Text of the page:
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Help your kids beat the heat

Mark Odorizzi, DO

The lazy days of summer are here in north central Pennsylvania which means sunny, warm days full of activities for kids taking advantage of their summer breaks. During the hot summer months, it’s important to know how to keep kids safe.

What are heat injuries?

When summer temperatures reach their height, the risk of heat injury increases, too. Heat is a leading weather-related killer, but heat-related deaths and injuries are preventable.

Heat injury is a term used to describe any of multiple common heat illnesses, including heat cramps, heat exhaustion and heat stroke. These conditions can progress from one to the next along a continuum. It’s very important for parents to be mindful of the heat as kids oftentimes will not recognize the effects of the heat themselves and this can get them into trouble with heat illness.

In order of severity, the four types of heat-related illnesses are:

Dehydration: Of all the heat-related illnesses, dehydration is the most common. Heat and humidity make both children and adults vulnerable to dehydration. In dehydration, the first sign is thirst; however, there are other signs to watch for.

They include: Headache, irritability, light-headedness or dizziness, boredom or disinterest, excessive fatigue, inability to play as hard or as well as usual.

Muscle Cramps: Heat related muscle cramps most often occur when a child is dehydrated and has been active in the heat over a long period. Cramps usually occur in the lower extremities but also can happen in the abdomen. If you suspect a child has a heat cramp, have the child:

— Stop playing.

— Drink a sports drink to replenish fluids, preferably one containing sodium and electrolytes.

— Perform some light stretching and massage.

Heat Exhaustion: Heat exhaustion can occur when a child remains active during periods of dehydration. This is most common later in the summer during activity. Signs of heat exhaustion include:

— Trouble playing or finding it impossible to keep playing.

— Light-headedness, fainting, loss of coordination.

— Heavy sweating

— Pale skin

— Headache, nausea, vomiting, or diarrhea

— Stomach cramps or persistent muscle cramps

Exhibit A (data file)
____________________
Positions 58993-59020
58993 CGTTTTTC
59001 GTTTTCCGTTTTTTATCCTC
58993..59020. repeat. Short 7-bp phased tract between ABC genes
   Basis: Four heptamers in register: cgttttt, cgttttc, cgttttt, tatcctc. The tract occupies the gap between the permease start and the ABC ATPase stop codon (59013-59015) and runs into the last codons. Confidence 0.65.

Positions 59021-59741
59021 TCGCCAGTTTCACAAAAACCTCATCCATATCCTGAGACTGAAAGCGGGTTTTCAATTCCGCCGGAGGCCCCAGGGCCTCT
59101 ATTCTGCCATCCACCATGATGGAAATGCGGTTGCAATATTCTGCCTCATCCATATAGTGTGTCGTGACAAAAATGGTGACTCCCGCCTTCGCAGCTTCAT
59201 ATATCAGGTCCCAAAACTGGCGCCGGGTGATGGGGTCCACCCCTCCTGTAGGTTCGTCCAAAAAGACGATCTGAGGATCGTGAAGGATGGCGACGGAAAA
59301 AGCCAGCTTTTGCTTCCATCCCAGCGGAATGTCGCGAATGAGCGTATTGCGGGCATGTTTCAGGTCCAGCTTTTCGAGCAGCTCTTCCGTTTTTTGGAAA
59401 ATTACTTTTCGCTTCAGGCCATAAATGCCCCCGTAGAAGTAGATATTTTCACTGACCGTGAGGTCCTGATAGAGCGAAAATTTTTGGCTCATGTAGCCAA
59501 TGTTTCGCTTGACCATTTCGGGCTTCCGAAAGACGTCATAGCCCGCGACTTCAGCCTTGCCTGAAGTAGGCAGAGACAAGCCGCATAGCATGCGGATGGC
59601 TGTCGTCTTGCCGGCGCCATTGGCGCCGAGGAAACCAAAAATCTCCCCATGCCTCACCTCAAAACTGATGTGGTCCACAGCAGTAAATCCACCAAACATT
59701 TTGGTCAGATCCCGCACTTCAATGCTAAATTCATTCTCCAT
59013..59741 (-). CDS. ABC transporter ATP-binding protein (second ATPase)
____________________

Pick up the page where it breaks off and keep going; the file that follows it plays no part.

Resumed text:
If these symptoms occur, it is important to act quickly:

— Move the child to air-conditioning or at least to a shaded area

— Remove excess clothing or equipment

— Cool with water or fans

— Lie the child down with legs raised above heart level

— Rehydrate by giving water or a sports drink if the child is not nauseated or vomiting

If the child does not recover quickly, seek medical treatment promptly.

Heat Stroke: A serious heat-related illness that can lead to permanent disability or death if untreated, heat stroke occurs when the body’s core temperature (accompanied by nervous system dysfunction) rises above 104 degrees, usually because of vigorous activity in the heat. The risk of heat stroke increases as heat and humidity rise.

Signs a child may be suffering from heat stroke include:

— Seizures, confusion, emotional instability, irrational behavior, or other signs of central nervous system dysfunction.

— Increase in core body temperature.

— Nausea, vomiting, dizziness, headache, weakness, fast breathing, increased heart rate, dehydration, or combativeness.

Heat stroke is a medical emergency, and you should call 911 immediately. Until help arrives, take the child out of the heat and sun, and begin to cool the child down carefully and gradually.

Help Your Kids Beat the Heat

When it comes to heat illness, preparation and prevention are key. When planning for a day of play in warm weather:

— Drink plenty of water throughout the day, even before you feel thirsty. Feeling thirsty means you’re already dehydrated, so stop dehydration by drinking before, during, and after any activities in the heat. Always send your child out to play with drinking water accessible nearby.

— Wear lightweight, loose fitting clothing that breathes.

— Try to exercise or play in shaded areas and take frequent breaks to cool down. It’s also helpful to avoid the peak sun hours of the day between 10 a.m. and 2 p.m.

— Be especially careful when the humidity level is high. The body has a harder time cooling itself by sweating in higher humidity.

— Monitor for signs of heat distress and act quickly.

Spending time outside is okay if your child is prepared and protected to avoid heat injuries. Heat illness and injury can sneak up on kids but following these simple tips can help your child stay safe and enjoy all the fun that summer has to offer.

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Mark Odorizzi, DO, is a pediatrician at UPMC in North Central Pa. that sees patients at UPMC Pediatrics at South Williamsport, 6 East Mountain Ave., South Williamsport. To schedule an appointment with Dr. Odorizzi, call 570-321-1665. For more information, visit UPMC.com/PediatricsNCPA.

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